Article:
The concept of cruising has always made me uncomfortable. There's something off about an all-inclusive luxury holiday from which you cannot escape - it just doesn't seem like it would bring out the best in anyone.
But for Baron Ronald Reisinger, cruises are a life preserver. The older he gets, the more desperately he clings onto them as the last place he can stand out and be noticed.
King of the Cruise follows Reisinger on one such journey as he regales fellow passengers with outlandish tales of unconfirmed veracity, while taking full advantage of the hospitality on offer.
It's sad and beautiful, idyllic and obscene - contradictions director Sophie Dros highlights evocatively from the very beginning.
Against a backdrop of Bulgari jewellery and sultry crooning, workers continuously polish glass, scrub decks and serve passengers with the exaggerated pep of Disneyland workers.
Passengers are herded like sheep to 'muster stations' upon boarding, then let loose to indulge in as much food, drink and indoor drone racing as they desire.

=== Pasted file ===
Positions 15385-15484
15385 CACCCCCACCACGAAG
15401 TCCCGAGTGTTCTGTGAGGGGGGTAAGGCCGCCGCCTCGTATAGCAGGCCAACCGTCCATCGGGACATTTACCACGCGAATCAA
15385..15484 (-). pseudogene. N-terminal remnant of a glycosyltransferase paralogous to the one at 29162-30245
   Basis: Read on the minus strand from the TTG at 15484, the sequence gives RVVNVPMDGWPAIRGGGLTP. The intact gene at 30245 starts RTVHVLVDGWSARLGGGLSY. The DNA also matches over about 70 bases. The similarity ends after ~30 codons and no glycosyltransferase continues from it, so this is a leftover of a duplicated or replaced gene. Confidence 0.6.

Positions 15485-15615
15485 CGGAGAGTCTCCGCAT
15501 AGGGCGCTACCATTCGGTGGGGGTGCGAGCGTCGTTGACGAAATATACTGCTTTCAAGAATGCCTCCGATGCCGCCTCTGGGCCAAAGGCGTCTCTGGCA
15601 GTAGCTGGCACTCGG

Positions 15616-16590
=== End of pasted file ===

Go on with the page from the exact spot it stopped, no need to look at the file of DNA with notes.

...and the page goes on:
What Reisinger desires is for people to pay attention to him and in his high moments he holds court at tables full of strangers, boasting about how much land he owns and how big his Scottish castle is.
The film does not question how many of his seemingly outlandish stories are true, but it does expose many other raw insights through frank interviews with him.
Reisinger fears becoming invisible, irrelevant and lonely as he ages. His way of dealing with this is to leave his wife at home and board a luxury cruise full of strangers.
The real pathos in King of the Cruise is that Reisinger's attempt at escapism actually brings his fears to the fore. The camerawork heightens his loneliness, keeping its distance and constantly searching him out as he exists just on the periphery of the general cruise hubbub and merriment.
As it shows him sitting alone in his room eating plate after plate of vapid-looking room service food, it feels like the king of the cruise is anything but.
King of the Cruise is playing at 2020 Whānau Mārama: New Zealand International Film Festival.